Natural Cork, Synthetic Cork, or Screw Cap?

Today, Dr. Vino discussed wine closures – natural corks, synthetic corks, and screw caps.  He cites a Wall Street Journal article that states that synthetic corks have a larger market share than screw caps.  I, like Dr. Vino, was surprised to discover this fact.

Is one type of closure better than the others?  Do you prefer the traditional, natural cork, or are screw caps the way to go?  What about plastic corks?  Leave some comments below, and let us know what you think.

One quick programming note:  Tonight we had a chance to visit Fine Wine Brokers in Lincoln Square.  Look for our first wine shop review this Thursday!

Filed under: Cork, Screw caps

Tags: cork, screw cap, wine


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  • I don't care what type of closure is used as long as the wine is easy to get out of the bottle. I suppose I'm partial to synthetic corks because they don't rot. I've bought a few vintage bottles in the past and the corks are rotten and can't be removed without getting cork in the wine. So synthetic corks take care of that problem. I suppose there's a stigma that natural corks are the original and best, synthetic are next on the list with screw caps coming in last. I'm of the opinion that screw caps signify a poor quality wine, but I know I'm wrong. In the end, as long as the bottle is easy enough to open and the wine tastes good, who cares.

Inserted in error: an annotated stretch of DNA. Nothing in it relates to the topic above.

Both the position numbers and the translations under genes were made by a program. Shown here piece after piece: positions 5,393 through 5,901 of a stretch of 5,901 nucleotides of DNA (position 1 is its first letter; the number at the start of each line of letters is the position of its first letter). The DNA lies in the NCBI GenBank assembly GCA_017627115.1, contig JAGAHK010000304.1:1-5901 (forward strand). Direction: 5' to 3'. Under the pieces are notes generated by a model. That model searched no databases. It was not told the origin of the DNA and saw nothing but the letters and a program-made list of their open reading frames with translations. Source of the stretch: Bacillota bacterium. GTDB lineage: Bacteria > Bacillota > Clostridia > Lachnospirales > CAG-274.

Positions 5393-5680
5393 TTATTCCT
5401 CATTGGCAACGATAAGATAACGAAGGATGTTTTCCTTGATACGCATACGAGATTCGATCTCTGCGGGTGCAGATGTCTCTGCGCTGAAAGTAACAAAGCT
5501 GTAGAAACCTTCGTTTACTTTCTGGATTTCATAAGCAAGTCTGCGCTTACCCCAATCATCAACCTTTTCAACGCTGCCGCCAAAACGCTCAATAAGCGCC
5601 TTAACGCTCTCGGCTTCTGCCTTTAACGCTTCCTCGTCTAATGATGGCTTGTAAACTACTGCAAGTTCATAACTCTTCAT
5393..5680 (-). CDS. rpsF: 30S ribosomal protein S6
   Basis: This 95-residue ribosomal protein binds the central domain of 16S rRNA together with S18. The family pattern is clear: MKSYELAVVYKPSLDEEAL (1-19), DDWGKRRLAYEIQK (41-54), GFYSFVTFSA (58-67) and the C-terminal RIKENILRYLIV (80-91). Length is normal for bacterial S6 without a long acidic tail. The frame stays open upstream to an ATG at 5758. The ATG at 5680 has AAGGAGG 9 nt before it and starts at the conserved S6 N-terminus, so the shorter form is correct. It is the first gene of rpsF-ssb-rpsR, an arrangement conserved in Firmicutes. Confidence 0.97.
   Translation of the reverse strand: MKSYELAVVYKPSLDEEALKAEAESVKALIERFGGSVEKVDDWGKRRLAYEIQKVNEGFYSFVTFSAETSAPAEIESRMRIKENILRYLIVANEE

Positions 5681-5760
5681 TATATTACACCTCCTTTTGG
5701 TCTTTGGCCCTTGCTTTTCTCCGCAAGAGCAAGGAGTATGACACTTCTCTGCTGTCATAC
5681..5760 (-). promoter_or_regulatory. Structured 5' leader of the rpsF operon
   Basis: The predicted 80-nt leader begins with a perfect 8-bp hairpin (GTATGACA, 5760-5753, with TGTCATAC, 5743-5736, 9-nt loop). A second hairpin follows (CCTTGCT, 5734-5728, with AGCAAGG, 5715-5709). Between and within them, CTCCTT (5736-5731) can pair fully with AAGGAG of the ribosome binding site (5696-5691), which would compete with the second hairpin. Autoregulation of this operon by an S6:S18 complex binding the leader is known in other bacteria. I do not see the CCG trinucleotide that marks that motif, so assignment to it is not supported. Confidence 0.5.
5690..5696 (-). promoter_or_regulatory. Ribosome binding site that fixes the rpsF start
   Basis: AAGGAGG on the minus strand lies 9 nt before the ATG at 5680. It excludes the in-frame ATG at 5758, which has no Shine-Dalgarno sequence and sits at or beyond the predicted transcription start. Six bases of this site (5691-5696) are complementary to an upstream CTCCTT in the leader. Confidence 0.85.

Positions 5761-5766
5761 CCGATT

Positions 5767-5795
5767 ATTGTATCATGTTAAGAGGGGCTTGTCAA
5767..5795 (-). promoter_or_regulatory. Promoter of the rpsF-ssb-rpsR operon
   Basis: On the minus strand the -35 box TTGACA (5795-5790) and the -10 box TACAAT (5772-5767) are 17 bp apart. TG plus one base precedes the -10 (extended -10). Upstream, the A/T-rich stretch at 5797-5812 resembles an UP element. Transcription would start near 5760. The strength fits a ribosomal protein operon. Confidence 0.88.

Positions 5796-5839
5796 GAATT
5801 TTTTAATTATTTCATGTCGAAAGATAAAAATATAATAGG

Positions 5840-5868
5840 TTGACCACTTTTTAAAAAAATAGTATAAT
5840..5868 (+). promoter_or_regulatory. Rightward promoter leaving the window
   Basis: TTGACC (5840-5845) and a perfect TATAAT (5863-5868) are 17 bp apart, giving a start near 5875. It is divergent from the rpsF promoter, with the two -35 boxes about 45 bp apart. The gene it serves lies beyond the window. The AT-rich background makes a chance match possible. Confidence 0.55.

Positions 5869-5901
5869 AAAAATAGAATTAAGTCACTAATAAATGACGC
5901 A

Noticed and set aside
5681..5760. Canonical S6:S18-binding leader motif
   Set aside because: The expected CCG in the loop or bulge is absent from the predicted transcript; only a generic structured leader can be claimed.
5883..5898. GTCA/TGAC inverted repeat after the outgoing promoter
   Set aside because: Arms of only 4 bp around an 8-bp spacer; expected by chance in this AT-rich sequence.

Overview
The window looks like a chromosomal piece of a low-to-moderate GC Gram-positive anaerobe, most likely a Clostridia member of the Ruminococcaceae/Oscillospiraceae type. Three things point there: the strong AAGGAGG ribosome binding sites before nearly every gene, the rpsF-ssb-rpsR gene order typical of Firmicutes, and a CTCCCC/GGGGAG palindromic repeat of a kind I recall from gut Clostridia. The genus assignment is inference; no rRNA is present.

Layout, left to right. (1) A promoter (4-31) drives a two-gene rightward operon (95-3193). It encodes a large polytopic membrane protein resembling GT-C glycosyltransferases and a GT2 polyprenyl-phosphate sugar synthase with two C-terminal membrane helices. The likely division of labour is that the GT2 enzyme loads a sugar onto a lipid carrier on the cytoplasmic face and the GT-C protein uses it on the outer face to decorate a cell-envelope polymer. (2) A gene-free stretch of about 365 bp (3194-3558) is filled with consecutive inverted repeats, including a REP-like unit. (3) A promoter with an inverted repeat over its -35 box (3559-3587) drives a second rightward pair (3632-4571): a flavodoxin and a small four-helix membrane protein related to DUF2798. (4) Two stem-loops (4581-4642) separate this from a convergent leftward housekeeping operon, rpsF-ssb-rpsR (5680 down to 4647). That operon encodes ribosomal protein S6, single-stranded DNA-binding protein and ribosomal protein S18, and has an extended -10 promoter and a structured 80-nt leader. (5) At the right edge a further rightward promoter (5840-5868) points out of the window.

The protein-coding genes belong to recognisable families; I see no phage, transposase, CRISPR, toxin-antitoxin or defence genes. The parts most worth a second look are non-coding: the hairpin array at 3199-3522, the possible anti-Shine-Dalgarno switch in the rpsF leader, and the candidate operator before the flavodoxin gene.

• In reply to drewkent23:

    Andy - thanks for reading and thanks for the comment. I hear ya about the difficulties in opening wine; although I've come across both natural and synthetic corks that just didn't want to budge. I think we'll keep seeing more and more wines closed with screw caps. They are nice and practical, but if all wines used them, I'd miss the process of removing a cork! Oh, and don't dismiss a wine just because it has a screw cap. Screw caps aren't just for jug wines anymore!

  • In reply to drewkent23:

    I'm a big fan of the screw top ! I hit up Winestyles in the South Loop all the time and the screw top makes it that much easier to have one more bottle, haha. But yeah I've heard, similar to Barb, that 1 in 12 corked bottles suffer cork taint. Why risk ruining good wine!

    And if you feel you lose a little panache going from the cork to the screw top, then check out these videos:

    more formal and elegant -

    just fun ("the clamp") -

  • In reply to amitvaria:

    Great videos! I'm going to have to practice the technique from the Patina video!

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